The cars on show at the National Motor Museum might be a little less shiny and significantly more used than those in the Gosford collection, but the vehicles on display, which range from an 1899 Shearer – the oldest Australian-built vehicle still running – to 1920s tourers and motorcycles in a recreated 1920s garage, a Depression-era ute and mid-century classics including a 1948 Holden, all offer a road trip down memory lane. Here the focus is not just on the history of motorised transport in Australia, particularly Australian-produced and engineered vehicles, but on the social influence of the car in Australia. There are some great fun interactive family exhibits, a drive-in "experience" and a huge collection of toy and model cars.
"We also collect automobilia associated with the motor vehicle in Australia. We particularly try to collect the stories associated with this too," explains Lombard, who describes the museum's collection as both extensive and eclectic.
"We have a lot of cars which were used by everyday people in their everyday lives," says Lombard, including "motorcycles as well as light commercial vehicles such as a Hawkers Van and a few heavy commercial vehicles including buses."
But it's the stars of the silver screen that steal the show, according to Lombard.
"We have Tom Kruse's Birdsville Mail Truck which is very popular with people of a certain age, mainly because they were children when the film came out in the 1950s. We recently acquired a vehicle from the third film in the Mad Max trilogy and this is popular with people with young families, again because they were children or teenagers when this film came out."
As far as iconic vehicles go, however, you can't go past the showpiece of the Landmarks Gallery in the National Museum of Australia in Canberra, a FX Holden prototype that became the definitive model for millions of cars. It is, according to Dr Daniel Oakman, senior curator at the NMA, one of the most popular objects on show at the museum, alongside Phar Lap's heart. "Both objects have become symbolic icons of our nationality. The Holden story became our story," he says, "Building our own car was a reflection of our industrial maturity after World War II. It demonstrated our capacity to recover from the war, our ability to employ migrants coming from Europe and our new relationship with the US.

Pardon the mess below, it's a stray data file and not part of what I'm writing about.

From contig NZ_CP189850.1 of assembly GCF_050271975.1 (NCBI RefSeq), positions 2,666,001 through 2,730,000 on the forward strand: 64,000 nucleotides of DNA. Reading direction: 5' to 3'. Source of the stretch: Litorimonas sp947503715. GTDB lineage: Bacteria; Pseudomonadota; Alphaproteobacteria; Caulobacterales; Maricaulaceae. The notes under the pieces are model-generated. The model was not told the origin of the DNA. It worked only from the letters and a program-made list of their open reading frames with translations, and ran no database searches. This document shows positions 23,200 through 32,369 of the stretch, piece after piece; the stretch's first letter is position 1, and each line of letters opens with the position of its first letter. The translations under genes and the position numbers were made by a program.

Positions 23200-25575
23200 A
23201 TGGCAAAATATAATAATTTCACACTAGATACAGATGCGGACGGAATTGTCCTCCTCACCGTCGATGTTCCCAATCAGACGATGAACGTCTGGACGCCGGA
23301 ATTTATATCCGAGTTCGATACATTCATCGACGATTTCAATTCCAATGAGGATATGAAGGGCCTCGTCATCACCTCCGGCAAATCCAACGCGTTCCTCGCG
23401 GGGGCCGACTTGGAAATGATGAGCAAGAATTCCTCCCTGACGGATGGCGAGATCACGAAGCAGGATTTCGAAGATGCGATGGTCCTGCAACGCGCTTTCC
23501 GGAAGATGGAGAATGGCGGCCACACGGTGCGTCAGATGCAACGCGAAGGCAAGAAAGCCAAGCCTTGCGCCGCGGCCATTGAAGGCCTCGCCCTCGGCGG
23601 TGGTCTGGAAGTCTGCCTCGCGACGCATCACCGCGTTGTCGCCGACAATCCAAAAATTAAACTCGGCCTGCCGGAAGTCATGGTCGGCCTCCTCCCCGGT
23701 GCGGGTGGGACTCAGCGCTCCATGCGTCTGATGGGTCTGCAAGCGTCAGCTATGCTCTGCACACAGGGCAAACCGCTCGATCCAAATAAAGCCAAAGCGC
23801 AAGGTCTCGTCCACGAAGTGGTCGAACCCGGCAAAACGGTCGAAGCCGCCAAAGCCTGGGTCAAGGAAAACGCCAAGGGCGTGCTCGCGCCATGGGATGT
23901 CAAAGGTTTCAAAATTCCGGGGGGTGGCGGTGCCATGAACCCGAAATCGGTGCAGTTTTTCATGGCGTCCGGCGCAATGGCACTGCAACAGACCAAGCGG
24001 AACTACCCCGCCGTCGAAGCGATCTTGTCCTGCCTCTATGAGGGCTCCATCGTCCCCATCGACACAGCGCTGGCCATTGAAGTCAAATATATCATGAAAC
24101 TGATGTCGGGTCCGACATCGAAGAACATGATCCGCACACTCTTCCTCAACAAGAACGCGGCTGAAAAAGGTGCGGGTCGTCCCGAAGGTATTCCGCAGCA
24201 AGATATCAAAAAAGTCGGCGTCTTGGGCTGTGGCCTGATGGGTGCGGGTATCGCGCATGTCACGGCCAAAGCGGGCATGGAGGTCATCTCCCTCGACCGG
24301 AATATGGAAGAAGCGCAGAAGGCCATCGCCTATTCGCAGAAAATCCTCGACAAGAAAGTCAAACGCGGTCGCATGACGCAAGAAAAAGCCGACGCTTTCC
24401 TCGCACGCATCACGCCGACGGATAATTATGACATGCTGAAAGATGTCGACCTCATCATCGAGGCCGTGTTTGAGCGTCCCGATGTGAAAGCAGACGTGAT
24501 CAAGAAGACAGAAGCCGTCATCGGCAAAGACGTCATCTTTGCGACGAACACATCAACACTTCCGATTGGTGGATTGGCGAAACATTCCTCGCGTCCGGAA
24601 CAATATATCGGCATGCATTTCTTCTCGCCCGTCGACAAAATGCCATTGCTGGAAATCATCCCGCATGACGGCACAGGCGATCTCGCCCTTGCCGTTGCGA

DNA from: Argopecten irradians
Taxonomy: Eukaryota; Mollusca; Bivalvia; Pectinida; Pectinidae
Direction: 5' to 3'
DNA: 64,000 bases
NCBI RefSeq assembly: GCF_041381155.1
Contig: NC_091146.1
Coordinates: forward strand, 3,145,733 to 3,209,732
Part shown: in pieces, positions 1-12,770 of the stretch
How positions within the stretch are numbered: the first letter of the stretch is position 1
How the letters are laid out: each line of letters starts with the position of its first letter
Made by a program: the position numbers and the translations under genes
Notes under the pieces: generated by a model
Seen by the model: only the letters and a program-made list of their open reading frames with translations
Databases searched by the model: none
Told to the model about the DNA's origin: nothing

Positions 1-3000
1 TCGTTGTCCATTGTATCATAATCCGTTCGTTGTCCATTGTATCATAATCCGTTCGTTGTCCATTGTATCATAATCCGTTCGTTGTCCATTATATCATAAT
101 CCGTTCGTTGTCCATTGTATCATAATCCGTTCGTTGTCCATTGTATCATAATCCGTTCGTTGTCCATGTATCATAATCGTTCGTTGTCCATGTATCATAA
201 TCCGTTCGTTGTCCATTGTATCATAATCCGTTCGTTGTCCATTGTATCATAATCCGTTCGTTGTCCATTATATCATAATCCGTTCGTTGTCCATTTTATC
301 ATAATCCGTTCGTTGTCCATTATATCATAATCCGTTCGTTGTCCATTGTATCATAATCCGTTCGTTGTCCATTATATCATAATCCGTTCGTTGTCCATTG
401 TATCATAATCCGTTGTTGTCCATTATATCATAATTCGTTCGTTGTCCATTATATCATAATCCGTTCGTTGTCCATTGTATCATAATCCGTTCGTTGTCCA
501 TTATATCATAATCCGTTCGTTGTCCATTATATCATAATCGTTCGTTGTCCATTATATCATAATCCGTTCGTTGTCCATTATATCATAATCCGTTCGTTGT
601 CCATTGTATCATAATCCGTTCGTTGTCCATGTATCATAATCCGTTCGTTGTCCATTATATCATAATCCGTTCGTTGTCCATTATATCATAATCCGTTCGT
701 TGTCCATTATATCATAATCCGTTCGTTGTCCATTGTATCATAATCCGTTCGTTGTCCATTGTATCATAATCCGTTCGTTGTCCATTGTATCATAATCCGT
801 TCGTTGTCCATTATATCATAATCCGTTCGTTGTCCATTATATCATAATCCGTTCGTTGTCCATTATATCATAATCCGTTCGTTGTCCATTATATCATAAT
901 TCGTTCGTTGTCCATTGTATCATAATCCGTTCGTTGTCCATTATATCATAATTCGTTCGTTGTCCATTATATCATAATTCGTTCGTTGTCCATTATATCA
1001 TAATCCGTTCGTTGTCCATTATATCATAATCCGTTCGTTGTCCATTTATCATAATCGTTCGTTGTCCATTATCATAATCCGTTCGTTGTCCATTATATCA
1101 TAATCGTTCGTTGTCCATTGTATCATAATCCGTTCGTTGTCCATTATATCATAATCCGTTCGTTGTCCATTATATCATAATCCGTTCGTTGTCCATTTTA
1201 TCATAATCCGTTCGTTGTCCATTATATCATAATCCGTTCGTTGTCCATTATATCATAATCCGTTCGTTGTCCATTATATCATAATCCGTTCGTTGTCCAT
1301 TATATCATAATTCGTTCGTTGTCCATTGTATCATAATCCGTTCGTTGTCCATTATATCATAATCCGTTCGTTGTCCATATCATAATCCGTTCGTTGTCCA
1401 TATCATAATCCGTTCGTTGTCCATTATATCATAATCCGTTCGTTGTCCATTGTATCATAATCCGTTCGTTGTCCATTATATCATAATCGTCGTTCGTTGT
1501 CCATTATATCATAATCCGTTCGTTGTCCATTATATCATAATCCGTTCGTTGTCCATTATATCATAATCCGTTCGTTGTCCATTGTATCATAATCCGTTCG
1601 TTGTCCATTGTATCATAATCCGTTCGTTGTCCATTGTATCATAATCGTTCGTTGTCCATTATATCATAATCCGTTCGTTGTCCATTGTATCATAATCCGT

So much more than just a mode of transport, Oakman believes the Holden was a symbol of Australia's post-war prosperity. "It was a vision of our future," he says. "As an historical object it will become even more significant now that local manufacturing is about to end."
FIVE MORE MOTORING MUSEUMS
1. NATIONAL AUTOMOBILE MUSEUM OF TASMANIA
Cars and motorcycles from the early 1900s through to today, with four themed displays each year. All vehicles are privately owned which means the collection changes regularly as new exhibits become available. 86 Cimitiere St, Launceston. Daily 9am-5pm (10am-4pm during winter). namt.com.au
2. AUSTRALIAN MOTORLIFE MUSEUM, NSW
Cars, motorcycles and all manner of jaunty jalopies on show, as well as lots of signs, accessories, promotional items, tools, badges and petrol pumps, caravans and books. Highlights include the NRMA Heritage Museum and the Wayne Gardner Collection. Tuesday to Sundays 9.30am-4.30pm. Darkes Rd, Kembla Grange. motorlifemuseum.com.au
3. NATIONAL MOTORCYCLE MUSEUM OF AUSTRALIA, NSW
The ultimate bike shed, this purpose-built complex at Nabiac on the mid-north coast, 140km north of Newcastle, houses more than 700 motorcycles and an enormous array of motorcycle memorabilia, toys, a library of motorcycle books and magazines. 33 Clarkson St, Nabiac. Daily, 9am-4.30pm. nationalmotorcyclemuseum.com.au
4. MOTOR MUSEUM OF WA
Set to double in size by the end of next year, there are currently more than 140 vehicles on display, as well as historic motor racing photographs, old automotive tools, petrol pumps, 2000 hub caps and quite possibly the largest collection of model cars in Australia. 99 Lord St, Whiteman, WA. Daily 10am-4pm motormuseumofwa.asn.au
5. ROAD TRANSPORT HALL OF FAME, NT
Alice Springs is the birthplace of the road train, so where better to build a museum dedicated to the preservation and presentation this unique form of Aussie road transport. Highlights include historic trucks and vehicles, a vintage car collection, photographic displays and transport memorabilia. 2 Norris Bell Ave, Alice Springs. Daily 9am-5pm. roadtransporthall.com